Galangal Essential Oil

Galangal Essential Oil

Galangal Essential Oil
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Galangal Root Essential Oil, India is also referred to as “false ginger”. It is steam distilled from the rhizome and is in fact related to true ginger and cardamom. It is not surprising then that Galangal blends well with these oils and shares similar notes. The aroma is clean and fresh, with camphor traces and penetrating spice and wood nuances. Not surprisingly there is also a cineole note because of the natural content of up to 30 percent of the chemical. The primary constituent, however, is methyl cinnamate at close to 50 percent. Galangal also blends well with Eucalyptus since cineole is a component they have in common. Moroccan Chamomile, Dalmatian Sage, Cinnamon, Allspice, Lavandin, Pine Needle, Citrus, Rosemary, Myrtle, and Patchouli all blend well with Galangal Essential Oil.

Name: Galangal Root Oil, Indonesia
Species: Alipinia galanga (L.) Willd., fam. Zingiberaceae
Part: Root
Method: Steam distillation
Class: Phenylpropenyl ester
Country: India
Dilution: 1:4

Herbalists consider the galangal root antispasmodic and antibacterial, and recommend its use in cases of dyspepsia and loss of appetite.

Alpinia officinarium rhizome contains a volatile oil, resin, flavonoids, galangol, kaempferide, galangin, and alpinin. The volatile oil may play a role in the herb's active medicinal properties such as calming the stomach. Galangal is available as dried powder, fluid extract, oil, rhizome, and tea.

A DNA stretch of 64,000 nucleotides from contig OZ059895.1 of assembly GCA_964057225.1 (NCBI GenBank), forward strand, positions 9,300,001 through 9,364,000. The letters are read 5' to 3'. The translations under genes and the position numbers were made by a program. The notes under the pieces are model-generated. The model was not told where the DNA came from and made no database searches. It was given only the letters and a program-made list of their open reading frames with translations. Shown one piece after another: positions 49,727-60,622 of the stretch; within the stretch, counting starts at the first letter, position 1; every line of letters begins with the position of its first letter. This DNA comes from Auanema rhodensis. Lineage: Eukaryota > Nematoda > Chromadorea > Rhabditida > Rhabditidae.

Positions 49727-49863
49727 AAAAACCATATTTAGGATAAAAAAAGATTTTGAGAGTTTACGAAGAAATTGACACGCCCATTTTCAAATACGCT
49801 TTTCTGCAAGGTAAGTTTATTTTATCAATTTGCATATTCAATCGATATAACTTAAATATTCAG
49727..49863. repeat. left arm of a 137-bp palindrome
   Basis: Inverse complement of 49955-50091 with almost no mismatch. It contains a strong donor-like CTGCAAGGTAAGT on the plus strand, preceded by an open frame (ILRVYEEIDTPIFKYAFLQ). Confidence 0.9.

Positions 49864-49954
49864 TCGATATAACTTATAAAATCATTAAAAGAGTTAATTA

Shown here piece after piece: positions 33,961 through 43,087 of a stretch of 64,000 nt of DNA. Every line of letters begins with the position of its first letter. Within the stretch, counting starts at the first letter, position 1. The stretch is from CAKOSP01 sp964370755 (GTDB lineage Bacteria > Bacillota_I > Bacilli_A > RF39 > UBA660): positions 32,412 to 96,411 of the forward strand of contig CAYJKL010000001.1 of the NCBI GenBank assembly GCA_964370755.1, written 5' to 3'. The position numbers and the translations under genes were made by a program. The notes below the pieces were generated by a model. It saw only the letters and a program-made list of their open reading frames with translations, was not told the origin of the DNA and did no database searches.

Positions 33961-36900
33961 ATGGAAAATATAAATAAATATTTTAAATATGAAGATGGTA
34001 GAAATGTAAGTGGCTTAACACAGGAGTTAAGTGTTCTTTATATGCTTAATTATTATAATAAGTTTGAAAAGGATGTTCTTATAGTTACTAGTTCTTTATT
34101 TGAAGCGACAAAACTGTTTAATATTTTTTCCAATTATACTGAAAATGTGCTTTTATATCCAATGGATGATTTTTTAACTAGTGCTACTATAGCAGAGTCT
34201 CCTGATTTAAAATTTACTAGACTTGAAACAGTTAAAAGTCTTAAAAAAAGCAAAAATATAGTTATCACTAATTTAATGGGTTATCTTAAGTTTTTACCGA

Reported uses:

Galangal is used to relieve flatulence, dyspepsia, nausea, vomiting, loss of appetite, and motion sickness. It's also used to treat fevers, colds, cough, sore throat, bronchitis, infection, rheumatism, and liver and gallbladder complaints. Used to inhibit prostaglandin synthesis. Used as an antibacterial and antispasmodic. Also used as a spice because of its pungent and spicy flavor and as a perfume. Used in homeopathic medicine as a stimulant.


High doses of essential oil may cause hallucinations. Acid-inhibiting drugs, such as antacids, sucralfate, H2 antagonists, and proton pump inhibitors, may interact with this herb due to alpinia's increase of stomach acid.

Pregnant and breast-feeding patients should avoid use.

Clinical considerations: Galangal isn't widely used in the United States and may be difficult to obtain. Be careful when obtaining products from unknown origins.

This herb may interfere with the intended therapeutic effect of conventional drugs. Dosing may be difficult if you are using galangal powder that's made for cooking. Consult a health care provider with a background in natural medicine before use.

Warning: High doses of the essential oil may cause hallucinations.

Remind pharmacist of any herbal or dietary supplement that you are taking when obtaining a new prescription.

Consult your health care provider before using an herbal preparation because a conventional treatment with proven efficacy may be available.

Research summary: Decoctions of this herb are reported in the literature to show inhibitory effects in vitro against many pathogenic bacteria, including the anthrax bacillus, hemolytic Streptococcus, and various strains of Staphylococcus.

Dilute decoctions of this herb are also reported in the literature to have a stimulatory effect on guinea pig intestinal specimens of smooth muscle, while higher concentrations showed an inhibitory effect.
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